Per the Oct. 19 order from a court in Wisconsin, Bania will need to forfeit “Approximately 16.91880054 Bitcoin seized from Bania’s ‘Local Bitcoins’ account.” Though worth roughly $153,100 as of publication, it is much less than the 124 BTC that the court is returning to the defendant, alongside various other cryptocurrencies and over $50,000 in cash seized from his residence upon arrest.

Though originally charged with money laundering, importation of controlled substances and maintaining a drug property, Bania’s plea on Sept. 6 was to the single charge of possession of controlled substances with intent to distribute, which carries a maximum sentence of 20 years in jail. 

Bania’s plea admits to selling marijuana, cocaine, MDMA and LSD on the dark web. However, he denies distributing the methamphetamines, heroin and cocaine base that authorities also found at his home. 

U.S. border patrol originally launched the investigation into Bania’s dealings after intercepting two packages from Belgium containing MDMA. Investigators were able to trace Bania’s use of dark web distribution networks thanks to his transaction notebooks, which the court filings describe as “meticulous.”

Sentencing is currently scheduled for Dec. 9. 

Other recent dark web prosecutions in the U.S.

A couple in California pleaded guilty to similar charges in August, as Cointelegraph reported at the time.

Near the end of July, a Florida man admitted to operating a massive opioid distribution network online. The court in that instance fined him over $4 million.

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Bitcoin money trail leads cops to ‘world’s largest’ child abuse site – Naked Security

Source: National Cyber Security – Produced By Gregory Evans

US, British and South Korean police announced on Wednesday that they have taken down Welcome To Video: a Darknet market that had what the US Department of Justice (DOJ) says is the world’s most voluminous offerings of child abuse imagery.

The DOJ called this the largest market for child sexual abuse videos, and that this is one of the largest seizures of this type of contraband. The 8 terabytes worth of child sexual abuse videos, which are now being analyzed by the National Center for Missing and Exploited Children (NCMEC), comprise over 250,000 unique videos, 45% of which contain new images that weren’t previously known to exist.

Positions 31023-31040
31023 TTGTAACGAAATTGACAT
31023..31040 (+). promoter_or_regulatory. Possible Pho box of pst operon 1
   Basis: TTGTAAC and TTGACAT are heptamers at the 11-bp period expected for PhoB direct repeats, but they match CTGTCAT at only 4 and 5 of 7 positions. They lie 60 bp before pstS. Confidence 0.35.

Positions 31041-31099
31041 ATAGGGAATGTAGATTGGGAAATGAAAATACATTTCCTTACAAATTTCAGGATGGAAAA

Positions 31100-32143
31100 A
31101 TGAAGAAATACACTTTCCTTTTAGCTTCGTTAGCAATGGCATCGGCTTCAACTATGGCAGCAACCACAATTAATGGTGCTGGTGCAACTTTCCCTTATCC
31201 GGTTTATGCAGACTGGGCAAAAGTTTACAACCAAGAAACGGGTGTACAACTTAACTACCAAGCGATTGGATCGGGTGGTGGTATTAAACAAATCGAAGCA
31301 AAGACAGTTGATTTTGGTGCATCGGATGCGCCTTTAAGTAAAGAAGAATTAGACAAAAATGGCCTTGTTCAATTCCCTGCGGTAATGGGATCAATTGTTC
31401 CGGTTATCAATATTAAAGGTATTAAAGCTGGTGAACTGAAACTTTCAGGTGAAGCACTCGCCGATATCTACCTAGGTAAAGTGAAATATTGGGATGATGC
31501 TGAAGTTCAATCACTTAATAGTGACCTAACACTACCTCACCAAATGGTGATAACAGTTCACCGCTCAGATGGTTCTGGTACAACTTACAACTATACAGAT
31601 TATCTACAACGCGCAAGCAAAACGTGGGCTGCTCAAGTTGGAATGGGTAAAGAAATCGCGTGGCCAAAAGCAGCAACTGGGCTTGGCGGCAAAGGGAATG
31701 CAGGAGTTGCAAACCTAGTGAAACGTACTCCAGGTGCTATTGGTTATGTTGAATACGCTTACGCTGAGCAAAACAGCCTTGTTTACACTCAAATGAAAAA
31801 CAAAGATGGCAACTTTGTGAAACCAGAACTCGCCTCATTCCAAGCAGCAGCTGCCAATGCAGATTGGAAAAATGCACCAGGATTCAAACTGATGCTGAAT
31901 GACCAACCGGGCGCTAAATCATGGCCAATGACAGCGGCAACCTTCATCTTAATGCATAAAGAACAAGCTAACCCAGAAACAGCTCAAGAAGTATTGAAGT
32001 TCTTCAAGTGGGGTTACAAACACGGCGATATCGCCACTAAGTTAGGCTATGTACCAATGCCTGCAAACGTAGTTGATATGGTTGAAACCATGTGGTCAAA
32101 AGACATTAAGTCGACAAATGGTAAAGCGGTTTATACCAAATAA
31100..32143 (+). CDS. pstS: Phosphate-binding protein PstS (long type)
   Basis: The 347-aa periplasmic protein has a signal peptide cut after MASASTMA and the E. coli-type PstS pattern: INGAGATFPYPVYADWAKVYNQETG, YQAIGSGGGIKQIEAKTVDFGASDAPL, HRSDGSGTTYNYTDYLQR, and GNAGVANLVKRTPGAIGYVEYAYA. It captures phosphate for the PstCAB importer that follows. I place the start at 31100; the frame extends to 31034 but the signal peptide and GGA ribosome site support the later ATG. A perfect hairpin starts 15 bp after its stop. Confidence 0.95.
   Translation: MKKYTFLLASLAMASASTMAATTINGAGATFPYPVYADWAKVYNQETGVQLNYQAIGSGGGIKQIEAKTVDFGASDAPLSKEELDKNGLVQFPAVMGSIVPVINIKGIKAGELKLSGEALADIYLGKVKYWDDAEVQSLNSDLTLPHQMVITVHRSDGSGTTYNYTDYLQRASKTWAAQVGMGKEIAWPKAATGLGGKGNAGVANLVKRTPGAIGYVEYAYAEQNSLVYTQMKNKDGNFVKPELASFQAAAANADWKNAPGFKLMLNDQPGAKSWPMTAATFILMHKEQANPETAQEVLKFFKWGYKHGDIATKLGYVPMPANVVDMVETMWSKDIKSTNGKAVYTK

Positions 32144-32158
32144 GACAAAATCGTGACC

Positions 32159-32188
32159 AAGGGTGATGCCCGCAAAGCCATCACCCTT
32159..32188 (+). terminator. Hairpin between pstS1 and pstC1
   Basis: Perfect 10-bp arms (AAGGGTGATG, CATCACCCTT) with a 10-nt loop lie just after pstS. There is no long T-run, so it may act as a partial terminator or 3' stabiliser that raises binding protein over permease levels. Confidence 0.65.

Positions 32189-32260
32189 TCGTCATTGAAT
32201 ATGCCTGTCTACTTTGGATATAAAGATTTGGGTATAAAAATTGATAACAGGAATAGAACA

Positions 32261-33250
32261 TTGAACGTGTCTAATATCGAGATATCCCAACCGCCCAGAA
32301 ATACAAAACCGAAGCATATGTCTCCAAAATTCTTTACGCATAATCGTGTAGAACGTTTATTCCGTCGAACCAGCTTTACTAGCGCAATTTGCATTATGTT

The global crackdown, which has so far led to the arrest of 337 alleged users and the indictment of the website’s admin, has led to the rescue of at least 23 victims living in the US, Spain and the UK. The DOJ says that the minors were actively being abused by site users.

The admin of Welcome to Video, who was indicted on Wednesday, is Jong Woo Son, 23, a South Korean national who was previously charged and convicted in South Korea. He’s now serving his sentence in South Korea.

The global dragnet has scooped up 337 alleged site users who’ve been arrested and charged worldwide: throughout the US, the UK, South Korea, Germany, Saudi Arabia, the United Arab Emirates, the Czech Republic, Canada, Ireland, Spain, Brazil and Australia. About 92 individuals’ home and businesses in the US have been searched.

Five search warrants issued in the Washington, D.C. metropolitan area have led to the arrests of eight people suspected of both conspiring with Jong Woo Son and of being website users themselves. The DOJ says that two suspected users committed suicide after the search warrants were executed.

The bust

According to the indictment, on 5 March 2018, a global police force – including agents from the UK, the Korean National Police in South Korea, the US Internal Revenue Service’s Criminal Investigation Division (IRS-CI), and the US Homeland Security Investigations (HSI) – arrested Jong Woo Son and seized the server that he used to operate the market.

Welcome To Video specialized in exclusively selling child sexual exploitation videos. The site, which operated from June 2015 to March 2018, had a message on its landing page explicitly warning users to “not upload adult porn.” As of 8 February 2018, Welcome to Video indicated on its download page that users had downloaded files more than a million times.

The material documented abuse of pre-pubescent children, toddlers and infants as young as six months.